Ideal water waves are surface mechanical waves which are ruled by wind (disturbing force) and gravity (restoring force):

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CC BY-NC-ND This work by Dan Russell is licensed under a Creative Commons Attribution-NonCommercial-NoDerivatives 4.0 International License. Based on a work at http://www.acs.psu.edu/drussell/demos.html.

The motion of water particles is expected to produce a slow-oscillatory pressure wave close to the surface. As the associated water wave propagates far slower than sound waves (~m/s versus ~km/s), I believe that the pressure produced by the water wave can be approximated as an RMS pressure offset at the temporal scale of a sound wave period or as a slow RMS pressure oscillation as compared to the duration of an animal call.


What is the order of magnitude of this water wave pressure offset as compared to the RMS pressure due to underwater animal communication? This question depends of several parameters, so feel free to fix some of them, e.g. water depth where water wave pressure is considered (e.g. 2m), a typical sound level of a given animal.

I'm just curious to know whether this slow pressure oscillation is present in practice in your underwater pressure recordings close to the surface, or if it is just negligible (I have no experience in underwater recordings), and then to better understand the relationship between acoustic waves and others types of mechanical waves as discussed in this other question.


  • I don't want to discuss any sounds that could be produced indirectly by the water wave (as in this question). Here, let's assume a pure water wave propagating slowly (~m/s) which does not produce acoustic effects (i.e. not producing any pressure wave propagating at ~km/s).
  • The type of wave I want to consider is a wind wave according to this Wikipedia entry about types of water waves based on spectrum, and maybe more precisely an ocean swells according to this way of categorizing wind waves even if water particles move a little differently than with ideal water waves (i.e. additional drift - see this animation versus that one).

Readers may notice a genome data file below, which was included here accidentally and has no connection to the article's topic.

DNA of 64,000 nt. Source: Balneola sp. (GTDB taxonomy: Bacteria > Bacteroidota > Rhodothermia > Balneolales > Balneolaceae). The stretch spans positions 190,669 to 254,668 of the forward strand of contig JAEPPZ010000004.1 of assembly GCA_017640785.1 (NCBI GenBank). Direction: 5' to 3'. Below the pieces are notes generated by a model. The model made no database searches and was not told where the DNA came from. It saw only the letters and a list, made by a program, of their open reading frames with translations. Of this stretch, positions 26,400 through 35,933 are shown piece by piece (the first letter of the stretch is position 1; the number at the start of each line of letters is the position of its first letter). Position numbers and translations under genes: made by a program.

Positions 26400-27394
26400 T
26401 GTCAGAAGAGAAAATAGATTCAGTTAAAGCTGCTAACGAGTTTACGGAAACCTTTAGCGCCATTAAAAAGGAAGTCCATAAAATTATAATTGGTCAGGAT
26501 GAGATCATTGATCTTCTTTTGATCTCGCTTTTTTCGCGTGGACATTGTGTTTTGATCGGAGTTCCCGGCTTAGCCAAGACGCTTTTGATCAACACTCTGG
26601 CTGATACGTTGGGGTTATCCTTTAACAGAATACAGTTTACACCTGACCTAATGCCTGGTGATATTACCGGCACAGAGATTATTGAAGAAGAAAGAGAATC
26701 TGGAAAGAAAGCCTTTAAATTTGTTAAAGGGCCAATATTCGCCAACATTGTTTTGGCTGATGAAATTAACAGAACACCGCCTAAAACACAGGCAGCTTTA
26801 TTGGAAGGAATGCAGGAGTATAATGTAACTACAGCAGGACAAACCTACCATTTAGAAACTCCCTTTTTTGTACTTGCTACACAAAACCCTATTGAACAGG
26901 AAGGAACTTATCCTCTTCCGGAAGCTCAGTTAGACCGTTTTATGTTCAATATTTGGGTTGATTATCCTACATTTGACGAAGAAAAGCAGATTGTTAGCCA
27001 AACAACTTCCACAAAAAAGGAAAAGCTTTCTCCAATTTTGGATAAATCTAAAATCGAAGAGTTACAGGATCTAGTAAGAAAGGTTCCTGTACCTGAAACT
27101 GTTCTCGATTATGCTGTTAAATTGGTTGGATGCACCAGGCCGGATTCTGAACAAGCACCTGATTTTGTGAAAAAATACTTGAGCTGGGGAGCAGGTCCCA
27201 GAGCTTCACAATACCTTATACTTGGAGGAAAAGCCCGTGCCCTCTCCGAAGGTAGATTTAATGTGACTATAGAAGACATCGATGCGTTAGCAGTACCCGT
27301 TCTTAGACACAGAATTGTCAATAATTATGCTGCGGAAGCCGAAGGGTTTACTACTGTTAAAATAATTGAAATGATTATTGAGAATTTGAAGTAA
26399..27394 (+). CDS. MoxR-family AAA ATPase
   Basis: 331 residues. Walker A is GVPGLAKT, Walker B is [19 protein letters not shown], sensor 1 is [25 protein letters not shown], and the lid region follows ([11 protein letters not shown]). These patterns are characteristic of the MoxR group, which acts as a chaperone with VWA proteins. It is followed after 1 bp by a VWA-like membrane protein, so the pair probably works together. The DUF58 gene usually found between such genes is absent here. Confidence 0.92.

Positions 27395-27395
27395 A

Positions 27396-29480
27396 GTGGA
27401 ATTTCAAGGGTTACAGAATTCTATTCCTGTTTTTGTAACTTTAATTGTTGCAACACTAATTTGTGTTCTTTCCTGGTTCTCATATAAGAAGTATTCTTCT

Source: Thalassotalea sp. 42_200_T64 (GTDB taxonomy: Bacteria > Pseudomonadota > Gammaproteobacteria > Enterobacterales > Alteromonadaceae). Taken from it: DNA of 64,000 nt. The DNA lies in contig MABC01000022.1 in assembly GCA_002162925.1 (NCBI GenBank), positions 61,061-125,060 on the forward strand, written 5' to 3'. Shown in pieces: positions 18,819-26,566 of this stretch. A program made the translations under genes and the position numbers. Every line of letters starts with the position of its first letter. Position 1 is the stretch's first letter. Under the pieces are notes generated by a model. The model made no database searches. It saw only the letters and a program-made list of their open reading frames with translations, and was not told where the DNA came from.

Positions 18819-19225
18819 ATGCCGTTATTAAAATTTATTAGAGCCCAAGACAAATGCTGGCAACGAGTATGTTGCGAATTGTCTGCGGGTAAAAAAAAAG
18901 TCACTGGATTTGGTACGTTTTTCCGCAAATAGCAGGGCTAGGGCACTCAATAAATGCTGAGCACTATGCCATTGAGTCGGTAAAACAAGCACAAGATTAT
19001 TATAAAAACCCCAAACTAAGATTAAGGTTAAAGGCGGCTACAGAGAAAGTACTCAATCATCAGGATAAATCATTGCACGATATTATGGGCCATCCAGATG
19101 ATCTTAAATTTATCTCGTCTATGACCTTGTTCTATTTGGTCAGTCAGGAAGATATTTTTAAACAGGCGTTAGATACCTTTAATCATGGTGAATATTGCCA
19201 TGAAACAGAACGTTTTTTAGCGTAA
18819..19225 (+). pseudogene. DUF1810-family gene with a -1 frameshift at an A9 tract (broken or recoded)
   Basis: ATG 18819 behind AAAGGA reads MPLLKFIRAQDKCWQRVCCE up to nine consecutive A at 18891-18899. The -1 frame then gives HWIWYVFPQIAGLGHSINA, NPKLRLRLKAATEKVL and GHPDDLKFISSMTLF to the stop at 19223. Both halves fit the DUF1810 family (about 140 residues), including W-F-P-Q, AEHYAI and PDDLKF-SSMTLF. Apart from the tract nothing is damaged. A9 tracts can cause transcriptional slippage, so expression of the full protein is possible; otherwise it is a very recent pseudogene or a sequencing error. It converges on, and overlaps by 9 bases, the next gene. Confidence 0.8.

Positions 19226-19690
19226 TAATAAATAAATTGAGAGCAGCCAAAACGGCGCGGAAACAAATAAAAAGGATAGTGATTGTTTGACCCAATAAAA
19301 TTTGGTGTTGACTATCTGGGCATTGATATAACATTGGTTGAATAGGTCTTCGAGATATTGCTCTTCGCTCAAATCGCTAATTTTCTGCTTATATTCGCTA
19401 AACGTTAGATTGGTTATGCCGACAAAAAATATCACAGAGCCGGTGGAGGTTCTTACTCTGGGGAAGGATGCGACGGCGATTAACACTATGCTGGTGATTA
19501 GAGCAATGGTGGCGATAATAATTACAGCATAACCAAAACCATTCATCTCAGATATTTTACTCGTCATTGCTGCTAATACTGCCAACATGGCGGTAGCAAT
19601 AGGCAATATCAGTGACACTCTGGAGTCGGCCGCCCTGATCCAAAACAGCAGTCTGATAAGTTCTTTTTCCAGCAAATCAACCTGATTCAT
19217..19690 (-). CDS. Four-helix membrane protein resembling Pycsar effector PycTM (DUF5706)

• $\begingroup$ Note that wikipedia page on wind waves has an animation that does not agree with the one you posted: upload.wikimedia.org/wikipedia/commons/4/4a/Deep_water_wave.gif I don't know which is correct. $\endgroup$
    – Rasmus
    Commented Sep 28, 2022 at 8:06
  • 1
    $\begingroup$ yes, this is what i discussed in the 2nd bullet point of the "Note" at the end of my post. $\endgroup$
    – Noil
    Commented Sep 28, 2022 at 8:35
  • $\begingroup$ Good point, should've clicked those links! $\endgroup$
    – Rasmus
    Commented Sep 28, 2022 at 10:09

2 Answers 2


Ocean waves are, as the animation shows, characterized be varying amount of water over ground, or any point below surface. Therefore, they generate variable pressure on this point generating, inter alia, seismic waves that can be sensed of 100ths of KM. In fact, the seismograph I happen to have installed in my basement close to the coast, records easily heavy sea. Keyword: Microseism

In theory, this pressure variation is equivalent to pressure variations resulting from sound waves.

The frequency of this pressure variation is in the order of 1/6 s, so very infrasonic.

Concerning the equivalent sound pressure of this water waves, let us assume 1 m peak to peak (crest to through) corresponding to a (in-water) pressure difference of 0.1 ATM or 10 kPa or 200 dB//1uPa.

The loudest sound of a whale is a sperm whale click with up to 230 dB//uPa-1m. The sound of snapping shrimps is 190 dB//uPa-1m.

While comparable with loudest sound in animal kingdom, a major difference between these sounds is the frequencies of the pressure waves: 1/6 Hz for water-wave based, some kHz for snapping shrimps, and about 15 kHz for sperm whales. Also, water-wave base pressure waves are of long durations transforming huge amount of wind energy, while animal sound are of limited energy and therefore short in duration. Whale and dolphin pulses are typically less than 1 ms.

Baleen whale calls and dolphin whistles are longer, but AFAIK have lower pressure levels.


In the following, I'm assuming you refer to the pressure fluctuations resulting from the change in hydrostatic pressure caused by the waves. Also, my understanding is that the pressure under a wave crest is increased in relation to the corresponding depth increase.